Disentangling changes in the river bed profile: The morphological impact of river interventions in a managed river

R. Pepijn van Denderen*, Emiel Kater, Luc H. Jans, Ralph M.J. Schielen

*Corresponding author for this work

Research output: Contribution to journalArticleScientificpeer-review

6 Citations (Scopus)
51 Downloads (Pure)


The river bed level in low-land rivers like the Rhine branches in The Netherlands changes continuously on various spatial and temporal scales. Large-scale degradation occurs in many rivers due to river-wide engineering interventions, such as channelization, in the last decades and centuries. Local river interventions, such as the construction of side channels, affect the river's morphology by mainly causing sedimentation over the length of the intervention. This sedimentation occurs at a smaller spatial scale than the erosion due to channelization. On an even smaller spatial scale, dune-like bedforms migrate along the river bed but these have a net-zero effect on the morphology. This shows that bed-level changes occur on different spatial scales. Disentangling these spatial scales is appealing from a river management point of view since mitigating large-scale degradation requires a different river management strategy than mitigating erosion and sedimentation due to local interventions. We use detailed bed-level measurements to study the morphological changes on multiple scales using a wavelet transform. A wavelet transform is, unlike a Fourier transform, able to distinguish and disentangle the bed-level changes on different spatial scales while taking into account its spatial variation. Using the wavelet transform, we can disentangle the bed level change caused by a local intervention from the large-scale bed degradation. Both bed level changes are in the same order of magnitude and thereby difficult to determine without filtering. This allows us to study the morphological changes resulting from a single river intervention. The results show that interventions such as side channels cause an average bed-level increase around which the bed level fluctuates. This dynamic component can be up to 6 times larger than the average change. The average bed level increase is in the same order of magnitude as analytical estimations for the equilibrium bed level change. Disentangling spatial scales of bed level changes gives a better understanding of the impact of local interventions and past channelization. These insights can be used to optimize the operation and management of the river and thereby accommodate the main river functions.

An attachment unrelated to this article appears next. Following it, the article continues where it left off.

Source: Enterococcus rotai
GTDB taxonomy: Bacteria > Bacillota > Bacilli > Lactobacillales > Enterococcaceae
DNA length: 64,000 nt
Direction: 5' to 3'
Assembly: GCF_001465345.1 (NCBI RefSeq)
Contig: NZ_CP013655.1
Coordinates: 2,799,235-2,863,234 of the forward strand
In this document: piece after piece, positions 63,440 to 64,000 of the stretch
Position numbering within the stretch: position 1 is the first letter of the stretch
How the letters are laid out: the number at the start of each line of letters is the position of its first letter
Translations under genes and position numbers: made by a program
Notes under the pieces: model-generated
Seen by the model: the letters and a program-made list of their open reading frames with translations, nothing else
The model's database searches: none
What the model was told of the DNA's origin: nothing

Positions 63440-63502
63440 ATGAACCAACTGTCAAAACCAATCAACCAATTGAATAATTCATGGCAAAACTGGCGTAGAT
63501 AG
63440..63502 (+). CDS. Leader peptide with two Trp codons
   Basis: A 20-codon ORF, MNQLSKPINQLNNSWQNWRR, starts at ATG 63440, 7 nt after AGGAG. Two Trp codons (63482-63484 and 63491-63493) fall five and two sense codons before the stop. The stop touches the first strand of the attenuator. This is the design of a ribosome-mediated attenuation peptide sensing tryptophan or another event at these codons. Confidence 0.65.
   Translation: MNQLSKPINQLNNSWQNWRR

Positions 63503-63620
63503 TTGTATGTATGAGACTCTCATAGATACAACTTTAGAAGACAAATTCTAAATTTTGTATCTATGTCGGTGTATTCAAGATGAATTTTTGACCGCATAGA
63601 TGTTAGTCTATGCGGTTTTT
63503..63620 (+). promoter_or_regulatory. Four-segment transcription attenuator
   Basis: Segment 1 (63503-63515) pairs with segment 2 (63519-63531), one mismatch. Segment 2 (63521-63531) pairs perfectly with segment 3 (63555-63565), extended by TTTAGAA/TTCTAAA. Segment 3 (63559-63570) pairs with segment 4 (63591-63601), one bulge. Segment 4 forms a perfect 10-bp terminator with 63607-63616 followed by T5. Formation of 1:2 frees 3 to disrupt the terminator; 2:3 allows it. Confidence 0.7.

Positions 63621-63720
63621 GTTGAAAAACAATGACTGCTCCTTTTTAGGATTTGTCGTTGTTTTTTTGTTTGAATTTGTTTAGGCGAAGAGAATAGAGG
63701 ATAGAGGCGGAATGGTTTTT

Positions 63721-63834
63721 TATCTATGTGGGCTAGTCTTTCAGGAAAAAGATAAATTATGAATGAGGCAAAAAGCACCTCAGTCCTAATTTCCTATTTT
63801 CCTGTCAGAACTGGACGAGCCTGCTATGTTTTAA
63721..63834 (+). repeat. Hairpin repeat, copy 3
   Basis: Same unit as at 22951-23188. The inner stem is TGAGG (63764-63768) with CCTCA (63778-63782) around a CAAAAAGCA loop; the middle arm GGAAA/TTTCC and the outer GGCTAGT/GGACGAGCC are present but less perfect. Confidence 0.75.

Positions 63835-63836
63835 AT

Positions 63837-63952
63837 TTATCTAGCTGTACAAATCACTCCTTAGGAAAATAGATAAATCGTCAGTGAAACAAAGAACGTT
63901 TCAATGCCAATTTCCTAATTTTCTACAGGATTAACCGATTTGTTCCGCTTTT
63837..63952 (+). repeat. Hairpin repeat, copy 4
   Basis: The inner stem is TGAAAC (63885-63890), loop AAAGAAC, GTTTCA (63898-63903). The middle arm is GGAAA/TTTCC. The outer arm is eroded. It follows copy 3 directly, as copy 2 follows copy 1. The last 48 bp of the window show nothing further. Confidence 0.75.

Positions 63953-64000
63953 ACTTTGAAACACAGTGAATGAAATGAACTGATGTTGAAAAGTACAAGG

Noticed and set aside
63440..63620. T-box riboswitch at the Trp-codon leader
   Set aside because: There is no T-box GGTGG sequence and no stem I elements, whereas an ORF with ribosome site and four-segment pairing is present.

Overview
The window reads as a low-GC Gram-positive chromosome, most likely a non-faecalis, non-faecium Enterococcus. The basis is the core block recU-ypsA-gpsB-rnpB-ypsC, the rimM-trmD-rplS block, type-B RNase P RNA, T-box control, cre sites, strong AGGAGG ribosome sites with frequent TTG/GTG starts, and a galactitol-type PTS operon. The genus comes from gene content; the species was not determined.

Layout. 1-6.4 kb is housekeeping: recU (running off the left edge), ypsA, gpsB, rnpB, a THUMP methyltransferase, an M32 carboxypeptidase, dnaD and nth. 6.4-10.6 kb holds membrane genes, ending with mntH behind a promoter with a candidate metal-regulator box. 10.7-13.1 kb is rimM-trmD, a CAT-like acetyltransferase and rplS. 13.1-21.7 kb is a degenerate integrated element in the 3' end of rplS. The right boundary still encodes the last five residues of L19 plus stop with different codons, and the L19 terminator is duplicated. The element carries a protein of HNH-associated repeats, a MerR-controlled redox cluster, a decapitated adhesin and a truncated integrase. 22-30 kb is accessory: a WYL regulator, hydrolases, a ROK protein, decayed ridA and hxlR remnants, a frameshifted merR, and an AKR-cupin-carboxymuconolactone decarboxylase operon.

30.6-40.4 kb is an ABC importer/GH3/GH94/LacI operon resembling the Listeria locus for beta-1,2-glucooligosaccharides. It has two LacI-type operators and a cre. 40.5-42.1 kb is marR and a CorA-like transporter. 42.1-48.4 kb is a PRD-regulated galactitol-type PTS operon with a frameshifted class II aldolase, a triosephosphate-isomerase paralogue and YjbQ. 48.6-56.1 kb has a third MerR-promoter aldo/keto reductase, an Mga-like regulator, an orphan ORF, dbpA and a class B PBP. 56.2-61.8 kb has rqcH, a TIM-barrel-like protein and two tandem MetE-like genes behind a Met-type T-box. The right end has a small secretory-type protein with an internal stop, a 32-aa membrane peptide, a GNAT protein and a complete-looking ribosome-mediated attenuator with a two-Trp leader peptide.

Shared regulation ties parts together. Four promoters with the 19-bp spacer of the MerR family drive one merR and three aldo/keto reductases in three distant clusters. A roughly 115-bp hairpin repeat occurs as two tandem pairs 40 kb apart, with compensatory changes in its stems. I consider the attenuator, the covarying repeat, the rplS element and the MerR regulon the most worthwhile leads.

Original languageEnglish
Article number108244
Number of pages12
Publication statusPublished - 2022


  • Equilibrium
  • River bed level
  • River engineering
  • River interventions
  • River morphodynamics
  • Wavelet transform


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